The Court of Appeal allowed the appeal. It did so on the basis that the President’s approach could not be reconciled with the statutory scheme embodied in PACE, particularly when that scheme was read in a purposive manner and having regard to the Article 8 rights of those individuals whose DNA profiles were held by the police. In reaching this conclusion, the Court relied heavily on the judgment of the European Court of Human Rights in Marper, which itself highlighted the need for substantial controls around the handling of DNA data by the police.

Anya Proops and Sean Aughey acted for the MPS.

Rupert Paines

Information Law Conference 2015

January 23rd, 2015 by Panopticon Blog

Join us at 11KBW’s Annual Information Law Conference on 19th March 2015.  As well as providing an over-view of the key developments in the field of information law, the conference will cover a range of topical issues including: whether the law governing State surveillance is fit for purpose, the relationship between data protection and the media and whether, at 10 years old, FOIA should be seen a boon to or a burden on society. Keynote speaker to be confirmed.

Click here to download the Information Conference Programme.

Venue and Booking information

Venue The Royal College of Surgeons of England, 35 – 43 Lincoln Inn Fields, London WC2A 3PE

Cost £99 + VAT (20%) = £118.80 to attend half day plus lunch; £150 + VAT (20%) = £180.00 to attend full day

EARLY BIRD DISCOUNT – 10% off if you book before 27th February 2015 on both half and full day places.

To Book To book your place on this conference please email RSVP@11kbw.com stating if you would to attend full or half day, the delegate name, firm, email address and any purchase order details you may require. You will be then sent a confirmation email of your place and invoiced. We do not have the facilities to accept payments by credit or debit cards.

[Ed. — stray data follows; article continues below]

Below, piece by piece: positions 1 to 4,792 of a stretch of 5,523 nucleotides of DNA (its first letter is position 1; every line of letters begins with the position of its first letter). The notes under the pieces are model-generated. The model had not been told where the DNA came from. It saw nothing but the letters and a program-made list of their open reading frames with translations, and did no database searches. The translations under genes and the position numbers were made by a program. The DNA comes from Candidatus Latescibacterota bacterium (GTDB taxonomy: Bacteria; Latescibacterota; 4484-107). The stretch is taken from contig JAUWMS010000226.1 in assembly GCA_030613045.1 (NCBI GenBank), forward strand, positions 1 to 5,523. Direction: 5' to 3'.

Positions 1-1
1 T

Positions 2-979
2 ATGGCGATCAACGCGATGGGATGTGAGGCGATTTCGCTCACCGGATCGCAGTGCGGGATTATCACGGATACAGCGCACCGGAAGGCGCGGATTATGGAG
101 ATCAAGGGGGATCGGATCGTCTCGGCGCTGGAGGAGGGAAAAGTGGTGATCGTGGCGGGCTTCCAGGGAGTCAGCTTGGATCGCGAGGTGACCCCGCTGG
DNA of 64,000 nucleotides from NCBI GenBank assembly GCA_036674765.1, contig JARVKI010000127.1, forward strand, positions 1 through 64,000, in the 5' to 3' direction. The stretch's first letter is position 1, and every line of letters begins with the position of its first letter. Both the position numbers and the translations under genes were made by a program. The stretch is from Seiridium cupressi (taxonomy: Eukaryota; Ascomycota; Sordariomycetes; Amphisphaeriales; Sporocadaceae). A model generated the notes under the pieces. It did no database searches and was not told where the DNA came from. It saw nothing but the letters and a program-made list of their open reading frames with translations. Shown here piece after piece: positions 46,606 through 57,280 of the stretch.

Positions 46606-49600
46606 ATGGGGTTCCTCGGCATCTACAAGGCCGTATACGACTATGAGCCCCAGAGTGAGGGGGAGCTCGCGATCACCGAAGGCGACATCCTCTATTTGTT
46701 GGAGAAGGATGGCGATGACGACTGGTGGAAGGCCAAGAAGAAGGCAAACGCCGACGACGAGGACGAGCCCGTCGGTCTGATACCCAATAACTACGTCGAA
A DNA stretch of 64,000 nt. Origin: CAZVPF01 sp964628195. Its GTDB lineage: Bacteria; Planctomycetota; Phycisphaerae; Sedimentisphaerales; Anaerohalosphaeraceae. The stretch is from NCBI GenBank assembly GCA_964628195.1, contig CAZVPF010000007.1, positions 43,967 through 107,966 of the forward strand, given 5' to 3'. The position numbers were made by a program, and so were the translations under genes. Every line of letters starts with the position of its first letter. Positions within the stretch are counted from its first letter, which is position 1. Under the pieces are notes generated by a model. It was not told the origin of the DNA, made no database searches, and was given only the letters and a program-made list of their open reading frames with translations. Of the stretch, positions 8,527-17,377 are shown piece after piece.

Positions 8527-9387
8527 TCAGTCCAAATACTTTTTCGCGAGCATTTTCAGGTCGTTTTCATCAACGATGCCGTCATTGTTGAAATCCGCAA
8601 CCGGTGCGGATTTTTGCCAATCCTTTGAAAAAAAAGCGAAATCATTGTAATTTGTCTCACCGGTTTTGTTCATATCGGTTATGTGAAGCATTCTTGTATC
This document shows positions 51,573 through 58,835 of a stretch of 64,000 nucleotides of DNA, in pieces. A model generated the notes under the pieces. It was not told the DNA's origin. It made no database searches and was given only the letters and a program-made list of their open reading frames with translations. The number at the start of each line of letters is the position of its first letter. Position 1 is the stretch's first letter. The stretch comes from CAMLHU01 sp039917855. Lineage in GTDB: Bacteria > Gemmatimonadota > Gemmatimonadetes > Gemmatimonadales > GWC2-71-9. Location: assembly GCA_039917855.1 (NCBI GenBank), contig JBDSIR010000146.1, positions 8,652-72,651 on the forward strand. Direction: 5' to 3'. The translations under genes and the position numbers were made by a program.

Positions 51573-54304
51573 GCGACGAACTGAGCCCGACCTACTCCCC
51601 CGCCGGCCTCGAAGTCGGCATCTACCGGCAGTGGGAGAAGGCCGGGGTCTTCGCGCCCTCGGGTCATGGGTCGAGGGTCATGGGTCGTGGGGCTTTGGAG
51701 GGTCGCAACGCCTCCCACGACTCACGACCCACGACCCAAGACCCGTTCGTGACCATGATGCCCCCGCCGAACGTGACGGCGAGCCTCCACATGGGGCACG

CPD accredited with SRA and BSB: 4.5 hours

Data protection: three developments to watch

January 15th, 2015 by Robin Hopkins

Panopticon likes data protection, and it likes to keep its eye on things. Here are three key developments in the evolution of data protection law which, in Panopticon’s eyes, are particularly worth watching.

The right to be forgotten: battle lines drawn

First, the major data protection development of 2014 was the CJEU’s ‘right to be forgotten’ judgment in the Google Spain case. Late last year, we received detailed guidance from the EU’s authoritative Article 29 Working Party on how that judgment should be implemented: see here.

In the view of many commentators, the Google Spain judgment was imbalanced. It gave privacy rights (in their data protection guise) undue dominance over other rights, such as rights to freedom of expression. It was clear, however, that not all requests to be ‘forgotten’ would be complied with (as envisaged by the IC, Chris Graham, in an interview last summer) and that complaints would ensue.